The other day I was helping someone move. We arrived with the moving truck, and met the Landlord at the residence. The Landlord then proceeded to go over the terms of the lease along with the idiosyncrasies of the house. The soon-to-be tenant looked at the 5 page document and tried to listen as she went over some “key provisions”. She then showed him where to initial at the bottom of each page. It was late at night and we were both pretty tired from our prior activities and making the 3 + hour drive. She then moved on to the third page that had two items with blank spots ready to be filled in.
She stopped, and asked, “You don’t have any pets do you?”
“Nope”, said the tenant.
She then stated, “just because I want to (and proceeded to write $5,000 as the penalty for having a pet and for smoking in the house”.)
The $5k provision in case of smoking or pets was in essence a “liquidated damages” clause. Liquidated damages clauses are used in contracts to stipulate up front to damages because the actual calculation of damages would be difficult or an extreme burden to do.
At this point, I took notice. Was this even going to be enforceable? What if he decided to get a gold fish and she came through on an inspection? Could she walk out $5k richer? I didn’t say anything, and we unloaded. As I laid down to go to sleep at night I recalled the basic principles of contract law and the question kept going through my head, “Is it enforceable?”
Basic Principles in Contract Law
- Parties are free to negotiate for an agree to any lawful terms they want to.
- Remedies for contracts will usually go to restore the harmed party to a position as if the contract had been fully fulfilled, but not to enrich them.
- The court will only reform the contract if the contract is against public policy or is unconscionable (terms are egregious or patently unfair).
Parties should be able to negotiate for whatever they want. The remedy has to be tied to the harm someway or else contract law would be a sham. You would be asked to sign a 50 page agreement in 8 point font and somewhere hidden in the agreement would be some term that says if you breach you agree to pay $1,000,000. That is not how the system works. If it did work like that, then no one would sign contracts ever. This post is the result of me needing to be able to justify my gut feeling and verbalize the standard.
What is the law?
According to Section 356 of the 2d. Restatement of Contracts, liquidated damages for a breach may be spelled out in the agreement but only to the extent that they are reasonable in relation to the loss anticipated or actual loss caused by the breach. Liquidated damages are only appropriate when it is difficult to prove the amount of damages.
So what does that mean? This means that if we were designating the penalty for a certain type of breach i.e. having a pet in the house when the lease says you can’t the remedy is only enforceable if it meets both of these requirements:
- The anticipated damage or actual damage is reasonable in light of the circumstances.
- The damage is difficult to ascertain/measure.
A term fixing unreasonably large liquidated damages is unenforceable on grounds of public policy. As stated above, if it were enforceable, contracts would get in the way of people doing business rather than help them. In the case of pets in an apartment lease, the damage caused by pets would be readily ascertainable. If there were a dog and the dog through is poor hygiene habits ruined the carpet and the drywall, the damages would be the cost of the replacement of the carpet and the drywall. If there is a fish, the fish did absolutely no damage, then there would be no damages recoverable under the contract for the fish. The landlord could decide that the tenant was in breach and evict the tenant, but the landlord couldn’t use the Court to enforce the $5k penalty.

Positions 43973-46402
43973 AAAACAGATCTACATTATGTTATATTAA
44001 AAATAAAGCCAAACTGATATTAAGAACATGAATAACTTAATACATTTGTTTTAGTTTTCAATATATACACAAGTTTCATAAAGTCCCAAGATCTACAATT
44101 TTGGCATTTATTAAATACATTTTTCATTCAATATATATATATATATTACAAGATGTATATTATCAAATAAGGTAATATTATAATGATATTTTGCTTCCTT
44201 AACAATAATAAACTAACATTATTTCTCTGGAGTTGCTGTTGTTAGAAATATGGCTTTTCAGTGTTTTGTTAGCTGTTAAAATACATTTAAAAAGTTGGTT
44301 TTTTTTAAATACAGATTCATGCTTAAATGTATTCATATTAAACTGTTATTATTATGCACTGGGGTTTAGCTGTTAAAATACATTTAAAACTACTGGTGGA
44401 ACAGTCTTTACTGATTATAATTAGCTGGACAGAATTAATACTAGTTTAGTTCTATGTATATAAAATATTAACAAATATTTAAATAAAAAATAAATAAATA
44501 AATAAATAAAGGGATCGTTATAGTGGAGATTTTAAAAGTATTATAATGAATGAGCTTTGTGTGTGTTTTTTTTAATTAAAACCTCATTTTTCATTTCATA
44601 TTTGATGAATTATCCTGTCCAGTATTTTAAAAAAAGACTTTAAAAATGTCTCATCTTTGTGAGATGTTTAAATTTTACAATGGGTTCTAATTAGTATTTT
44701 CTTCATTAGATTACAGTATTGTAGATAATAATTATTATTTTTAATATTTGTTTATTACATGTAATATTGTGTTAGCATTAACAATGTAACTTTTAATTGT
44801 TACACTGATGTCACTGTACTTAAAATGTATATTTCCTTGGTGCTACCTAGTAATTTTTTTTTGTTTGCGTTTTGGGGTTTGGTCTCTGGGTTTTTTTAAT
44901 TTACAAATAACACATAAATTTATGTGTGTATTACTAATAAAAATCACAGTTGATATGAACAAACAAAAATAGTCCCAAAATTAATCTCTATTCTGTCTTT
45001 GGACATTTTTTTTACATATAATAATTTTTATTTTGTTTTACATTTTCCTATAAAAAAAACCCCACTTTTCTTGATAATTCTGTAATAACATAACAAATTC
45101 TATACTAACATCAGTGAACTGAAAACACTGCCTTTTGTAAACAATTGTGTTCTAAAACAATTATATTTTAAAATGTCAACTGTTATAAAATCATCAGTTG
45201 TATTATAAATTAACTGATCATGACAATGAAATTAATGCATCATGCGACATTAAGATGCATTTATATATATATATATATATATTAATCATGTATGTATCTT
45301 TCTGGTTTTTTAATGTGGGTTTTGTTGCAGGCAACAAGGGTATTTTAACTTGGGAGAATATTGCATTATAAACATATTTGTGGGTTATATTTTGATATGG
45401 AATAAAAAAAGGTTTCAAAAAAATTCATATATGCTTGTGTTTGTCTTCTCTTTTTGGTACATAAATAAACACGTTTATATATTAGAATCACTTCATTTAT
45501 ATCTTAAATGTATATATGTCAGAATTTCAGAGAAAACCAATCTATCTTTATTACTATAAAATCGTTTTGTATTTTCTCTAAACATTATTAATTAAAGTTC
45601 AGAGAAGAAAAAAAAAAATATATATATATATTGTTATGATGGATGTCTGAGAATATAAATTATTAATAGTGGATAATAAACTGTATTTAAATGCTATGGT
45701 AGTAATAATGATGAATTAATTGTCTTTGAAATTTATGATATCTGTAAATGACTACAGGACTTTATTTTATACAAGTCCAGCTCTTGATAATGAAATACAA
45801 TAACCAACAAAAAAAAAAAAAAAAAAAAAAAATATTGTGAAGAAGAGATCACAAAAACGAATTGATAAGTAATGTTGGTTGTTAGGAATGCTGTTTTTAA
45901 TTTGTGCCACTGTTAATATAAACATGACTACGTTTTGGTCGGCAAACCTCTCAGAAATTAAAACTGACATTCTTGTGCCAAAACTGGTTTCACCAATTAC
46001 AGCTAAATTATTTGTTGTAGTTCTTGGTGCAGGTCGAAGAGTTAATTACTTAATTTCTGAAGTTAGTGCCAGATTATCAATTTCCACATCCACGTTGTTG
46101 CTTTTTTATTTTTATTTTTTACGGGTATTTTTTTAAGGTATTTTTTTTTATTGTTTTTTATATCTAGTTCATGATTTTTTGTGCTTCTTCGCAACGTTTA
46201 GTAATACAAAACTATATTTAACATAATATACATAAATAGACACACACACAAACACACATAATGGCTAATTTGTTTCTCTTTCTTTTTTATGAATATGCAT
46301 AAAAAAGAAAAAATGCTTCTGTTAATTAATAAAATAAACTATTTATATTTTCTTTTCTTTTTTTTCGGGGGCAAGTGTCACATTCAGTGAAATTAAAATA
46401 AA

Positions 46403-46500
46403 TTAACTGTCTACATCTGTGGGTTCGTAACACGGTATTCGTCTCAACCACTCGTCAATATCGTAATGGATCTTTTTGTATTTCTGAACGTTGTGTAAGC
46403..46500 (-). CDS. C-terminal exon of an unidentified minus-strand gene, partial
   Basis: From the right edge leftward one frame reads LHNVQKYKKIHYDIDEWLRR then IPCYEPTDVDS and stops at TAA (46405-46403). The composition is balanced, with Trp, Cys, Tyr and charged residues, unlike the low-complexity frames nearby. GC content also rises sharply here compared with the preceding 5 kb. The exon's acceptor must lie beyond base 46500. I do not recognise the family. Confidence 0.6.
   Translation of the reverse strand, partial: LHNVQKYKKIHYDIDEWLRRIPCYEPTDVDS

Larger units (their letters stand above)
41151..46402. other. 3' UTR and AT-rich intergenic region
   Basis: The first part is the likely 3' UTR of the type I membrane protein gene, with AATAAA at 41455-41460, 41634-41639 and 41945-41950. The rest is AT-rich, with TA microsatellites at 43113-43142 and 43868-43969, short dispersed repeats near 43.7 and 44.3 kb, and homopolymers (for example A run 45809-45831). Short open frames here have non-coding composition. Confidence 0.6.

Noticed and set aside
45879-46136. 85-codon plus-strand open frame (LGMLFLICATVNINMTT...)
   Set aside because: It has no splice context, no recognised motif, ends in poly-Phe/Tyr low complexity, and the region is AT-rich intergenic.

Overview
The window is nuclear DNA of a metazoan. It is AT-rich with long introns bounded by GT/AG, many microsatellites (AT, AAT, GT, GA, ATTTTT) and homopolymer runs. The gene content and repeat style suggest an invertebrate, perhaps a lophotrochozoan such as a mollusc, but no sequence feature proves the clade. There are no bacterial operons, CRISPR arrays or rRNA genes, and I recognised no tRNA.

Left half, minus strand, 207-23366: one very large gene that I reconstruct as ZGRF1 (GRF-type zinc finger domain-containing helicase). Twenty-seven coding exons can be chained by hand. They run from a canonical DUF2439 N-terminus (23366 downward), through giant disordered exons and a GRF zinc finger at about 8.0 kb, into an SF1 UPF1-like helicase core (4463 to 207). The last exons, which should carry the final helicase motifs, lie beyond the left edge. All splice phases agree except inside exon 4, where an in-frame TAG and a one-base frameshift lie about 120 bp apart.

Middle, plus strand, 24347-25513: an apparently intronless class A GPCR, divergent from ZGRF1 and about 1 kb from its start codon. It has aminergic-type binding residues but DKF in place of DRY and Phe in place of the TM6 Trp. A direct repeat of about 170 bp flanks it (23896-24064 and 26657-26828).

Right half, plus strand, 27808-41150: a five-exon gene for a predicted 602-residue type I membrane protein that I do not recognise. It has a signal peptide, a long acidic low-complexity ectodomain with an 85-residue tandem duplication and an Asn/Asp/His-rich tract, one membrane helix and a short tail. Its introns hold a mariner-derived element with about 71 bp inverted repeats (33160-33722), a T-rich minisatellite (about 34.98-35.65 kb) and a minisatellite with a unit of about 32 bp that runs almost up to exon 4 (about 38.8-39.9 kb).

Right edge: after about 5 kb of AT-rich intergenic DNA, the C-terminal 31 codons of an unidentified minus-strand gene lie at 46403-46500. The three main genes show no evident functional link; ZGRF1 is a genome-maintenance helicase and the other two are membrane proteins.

Rules of Thumb
When you are considering damage provisions in contracts, you can go by these guidelines:
- You can’t affix a term that spells out the damages, if the damages are not difficult to calculate. If the breach caused damage, then the non-breaching party’s claim will be equal to the damage caused. There is no reason to stipulate to damages beforehand.
- If the damages are difficult to calculate, then the parties can agree to a compensation amount, but that amount has to be reasonable (not just justifiable) in light of the circumstances.
When a liquidated damages clause is appropriate.
Liquidated damages clauses are used in all types of contracts. Sometimes they are appropriate and enforceable and sometimes they are used for scare tactics. Here is an example of when a liquidated damages clause would actually make sense: if employee Doyle quits and violates his non-compete and non-disclosure agreements with his previous employer and shares proprietary information that has given his previous employer a distinct advantage in the market place and because of these violations, Doyle’s new employer starts gaining market share these damages would be extremely difficult to calculate. You would have to calculate the lost profits of Company A, the increased profits of Company B, the value of repeat customers, the probability of Company B discovering the unique information on its own, and the lost opportunity because of the lost profits of Company A. In this type of case, it would be appropriate and enforceable to stipulate to a measure of damages beforehand.
Don’t be Intimidated by Unenforceable Large Numbers
The next time you see a liquidated damages clause that seems ridiculous, remember this article and see the clause for what it is; a scare tactic, and respond accordingly.